Like anything that’s been left out too long, indie rock has gotten pretty stale: the seven-inch bins are clogged with enough dreary, inept, and unambitious records (is anyone holding his breath for the next Vehicle Flips disc?) to make me wish the pressing plants would double their prices. It takes a visit from a band like Australia’s Cannanes to remind me why I listened to the stuff in the first place. Over the course of 13 years and innumerable lineups, singer and sometime bassist Frances Gibson and guitarist Stephen O’Neil (neither is a founding member, but both have been with the band longer than anyone else) have turned out six albums and a dozen singles loaded with charming, understated pop. What distinguishes them from the multitudes? For one, whether they’re addressing kicking the habit (“Smoking,” a B side on their latest single), expressing their ambivalence about Australia’s sesquicentennial celebrations (“Drug-Induced Delirium,” from 1996’s The Cannanes), or describing an 80-year-old art hoax (“Ern Malley,” from their new Arty Barbecue), the Cannanes’ lyrics are hilariously barbed. And O’Neil’s briskly strummed rhythm guitar is a study in economy. But most of all, I love the way Gibson’s shy, gorgeous voice effortlessly navigates the persistently catchy tunes. In addition to being the Cannanes’ first U.S. tour in a couple years, this is their first without irrepressible but arrhythmic drummer David Nichols. While his witty repartee will be missed, the new rhythm section of bassist James Dutton and drummer Ivor Moulds is likely to play a tighter set. Friday (with Aden and the Mountain Goats), 10 PM, Empty Bottle, 1035 N. Western; 773-276-3600. Saturday (with the Nerves, the Goblins, and the Lonesome Organist), noon, in front of Eckhart Hall, University of Chicago, 1118 E. 58th; 773-702-8289. BILL MEYER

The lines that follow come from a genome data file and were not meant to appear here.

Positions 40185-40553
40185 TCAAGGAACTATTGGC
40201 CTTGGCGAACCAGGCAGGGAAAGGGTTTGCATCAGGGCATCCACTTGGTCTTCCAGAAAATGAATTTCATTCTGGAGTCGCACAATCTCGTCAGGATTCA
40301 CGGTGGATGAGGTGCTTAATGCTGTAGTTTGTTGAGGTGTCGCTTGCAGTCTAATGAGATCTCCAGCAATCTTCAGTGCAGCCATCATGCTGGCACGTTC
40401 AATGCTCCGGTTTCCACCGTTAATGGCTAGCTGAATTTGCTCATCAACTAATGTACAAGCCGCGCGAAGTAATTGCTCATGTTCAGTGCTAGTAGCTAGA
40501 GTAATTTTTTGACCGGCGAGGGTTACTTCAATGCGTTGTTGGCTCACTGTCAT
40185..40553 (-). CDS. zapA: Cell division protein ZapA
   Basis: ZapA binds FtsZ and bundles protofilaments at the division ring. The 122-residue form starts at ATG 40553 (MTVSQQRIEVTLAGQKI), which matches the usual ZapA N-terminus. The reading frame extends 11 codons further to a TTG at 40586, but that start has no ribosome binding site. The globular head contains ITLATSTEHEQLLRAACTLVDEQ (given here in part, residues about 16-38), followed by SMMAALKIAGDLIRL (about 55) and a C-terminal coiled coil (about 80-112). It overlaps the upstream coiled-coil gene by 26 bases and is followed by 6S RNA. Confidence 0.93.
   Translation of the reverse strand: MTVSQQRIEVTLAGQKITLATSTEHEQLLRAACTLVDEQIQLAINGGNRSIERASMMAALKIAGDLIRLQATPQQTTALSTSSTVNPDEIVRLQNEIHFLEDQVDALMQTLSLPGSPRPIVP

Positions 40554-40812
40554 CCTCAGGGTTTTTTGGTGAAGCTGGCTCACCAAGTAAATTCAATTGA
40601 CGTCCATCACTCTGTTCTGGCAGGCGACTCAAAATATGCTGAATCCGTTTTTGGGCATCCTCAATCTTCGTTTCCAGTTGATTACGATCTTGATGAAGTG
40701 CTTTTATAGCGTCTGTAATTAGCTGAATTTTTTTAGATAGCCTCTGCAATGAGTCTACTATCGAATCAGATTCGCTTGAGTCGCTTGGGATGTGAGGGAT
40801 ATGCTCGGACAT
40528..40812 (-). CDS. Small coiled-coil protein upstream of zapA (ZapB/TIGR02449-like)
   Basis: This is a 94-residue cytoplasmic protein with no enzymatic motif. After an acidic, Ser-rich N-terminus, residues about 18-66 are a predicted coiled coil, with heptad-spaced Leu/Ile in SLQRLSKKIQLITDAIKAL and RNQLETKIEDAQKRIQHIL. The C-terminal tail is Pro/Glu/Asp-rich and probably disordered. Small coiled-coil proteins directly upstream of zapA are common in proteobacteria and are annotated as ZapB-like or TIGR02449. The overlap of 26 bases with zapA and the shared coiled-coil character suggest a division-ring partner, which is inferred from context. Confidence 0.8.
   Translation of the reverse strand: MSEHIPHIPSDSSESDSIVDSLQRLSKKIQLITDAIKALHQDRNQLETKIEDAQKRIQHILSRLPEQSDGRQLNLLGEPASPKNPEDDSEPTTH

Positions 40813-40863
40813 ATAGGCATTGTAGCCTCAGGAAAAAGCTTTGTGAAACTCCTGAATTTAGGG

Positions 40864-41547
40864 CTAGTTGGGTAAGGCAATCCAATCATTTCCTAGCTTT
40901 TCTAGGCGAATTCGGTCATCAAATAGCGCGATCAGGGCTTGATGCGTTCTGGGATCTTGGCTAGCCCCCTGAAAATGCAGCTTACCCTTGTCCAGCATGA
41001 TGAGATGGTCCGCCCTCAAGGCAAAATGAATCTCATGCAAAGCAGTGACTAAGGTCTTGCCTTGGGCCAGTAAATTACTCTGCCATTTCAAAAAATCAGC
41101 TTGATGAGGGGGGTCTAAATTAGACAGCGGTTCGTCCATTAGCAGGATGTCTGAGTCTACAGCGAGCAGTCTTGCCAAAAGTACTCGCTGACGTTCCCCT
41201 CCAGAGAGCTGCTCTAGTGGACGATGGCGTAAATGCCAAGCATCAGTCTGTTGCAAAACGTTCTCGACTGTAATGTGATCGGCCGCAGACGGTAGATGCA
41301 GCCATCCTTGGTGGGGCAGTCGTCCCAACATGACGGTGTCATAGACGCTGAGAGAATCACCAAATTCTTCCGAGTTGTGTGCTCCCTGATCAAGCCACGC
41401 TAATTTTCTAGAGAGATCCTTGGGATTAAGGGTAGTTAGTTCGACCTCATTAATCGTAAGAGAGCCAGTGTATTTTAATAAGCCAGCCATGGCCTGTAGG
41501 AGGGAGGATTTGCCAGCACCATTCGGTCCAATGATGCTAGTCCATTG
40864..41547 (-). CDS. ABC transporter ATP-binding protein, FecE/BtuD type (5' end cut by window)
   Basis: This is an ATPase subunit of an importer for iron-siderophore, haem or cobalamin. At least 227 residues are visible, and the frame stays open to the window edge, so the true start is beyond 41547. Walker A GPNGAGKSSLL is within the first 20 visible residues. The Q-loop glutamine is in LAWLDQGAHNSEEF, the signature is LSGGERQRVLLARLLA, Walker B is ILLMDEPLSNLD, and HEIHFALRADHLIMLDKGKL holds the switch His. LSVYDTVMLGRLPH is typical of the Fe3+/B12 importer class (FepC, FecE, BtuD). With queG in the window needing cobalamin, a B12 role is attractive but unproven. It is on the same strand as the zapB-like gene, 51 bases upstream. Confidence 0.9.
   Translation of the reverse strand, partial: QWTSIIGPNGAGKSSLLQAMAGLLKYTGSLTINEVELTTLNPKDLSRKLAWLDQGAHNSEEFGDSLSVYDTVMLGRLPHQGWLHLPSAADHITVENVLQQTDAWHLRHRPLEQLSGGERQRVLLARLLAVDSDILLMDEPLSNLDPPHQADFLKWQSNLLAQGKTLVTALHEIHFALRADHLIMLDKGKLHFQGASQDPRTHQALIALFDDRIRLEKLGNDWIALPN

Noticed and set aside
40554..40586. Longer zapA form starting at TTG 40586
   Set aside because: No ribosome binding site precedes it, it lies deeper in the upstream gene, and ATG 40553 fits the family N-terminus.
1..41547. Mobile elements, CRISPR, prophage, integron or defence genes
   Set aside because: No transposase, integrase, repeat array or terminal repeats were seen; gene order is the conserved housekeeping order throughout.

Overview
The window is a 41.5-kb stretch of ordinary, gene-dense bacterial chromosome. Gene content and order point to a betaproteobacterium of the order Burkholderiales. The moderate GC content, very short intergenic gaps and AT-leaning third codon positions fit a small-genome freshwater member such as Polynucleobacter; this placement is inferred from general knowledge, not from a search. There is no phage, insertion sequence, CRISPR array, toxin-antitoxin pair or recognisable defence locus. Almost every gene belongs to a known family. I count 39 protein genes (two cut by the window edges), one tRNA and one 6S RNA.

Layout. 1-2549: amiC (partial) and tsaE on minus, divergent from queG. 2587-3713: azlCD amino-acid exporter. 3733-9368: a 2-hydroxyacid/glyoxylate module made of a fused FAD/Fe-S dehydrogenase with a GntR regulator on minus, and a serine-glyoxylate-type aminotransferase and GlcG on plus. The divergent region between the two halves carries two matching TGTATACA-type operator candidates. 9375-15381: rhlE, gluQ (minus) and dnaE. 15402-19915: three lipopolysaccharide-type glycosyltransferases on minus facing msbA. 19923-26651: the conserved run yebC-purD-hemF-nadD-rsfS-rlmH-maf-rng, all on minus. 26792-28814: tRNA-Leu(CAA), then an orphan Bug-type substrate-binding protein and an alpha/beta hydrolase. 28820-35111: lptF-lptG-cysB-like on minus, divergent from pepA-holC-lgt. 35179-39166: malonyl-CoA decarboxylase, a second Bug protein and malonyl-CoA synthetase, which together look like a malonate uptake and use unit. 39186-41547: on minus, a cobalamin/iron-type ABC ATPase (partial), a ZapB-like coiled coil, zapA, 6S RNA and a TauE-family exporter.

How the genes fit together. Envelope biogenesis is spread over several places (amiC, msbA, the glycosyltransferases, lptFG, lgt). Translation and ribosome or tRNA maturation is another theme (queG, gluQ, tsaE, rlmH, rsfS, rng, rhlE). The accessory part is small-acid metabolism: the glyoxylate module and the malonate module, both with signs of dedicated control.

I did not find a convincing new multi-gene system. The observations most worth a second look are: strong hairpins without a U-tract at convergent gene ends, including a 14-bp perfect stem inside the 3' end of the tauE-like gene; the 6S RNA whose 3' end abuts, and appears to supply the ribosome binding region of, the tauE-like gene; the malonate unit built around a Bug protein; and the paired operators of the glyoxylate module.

Art accompanying story in printed newspaper (not available in this archive): uncredited photo.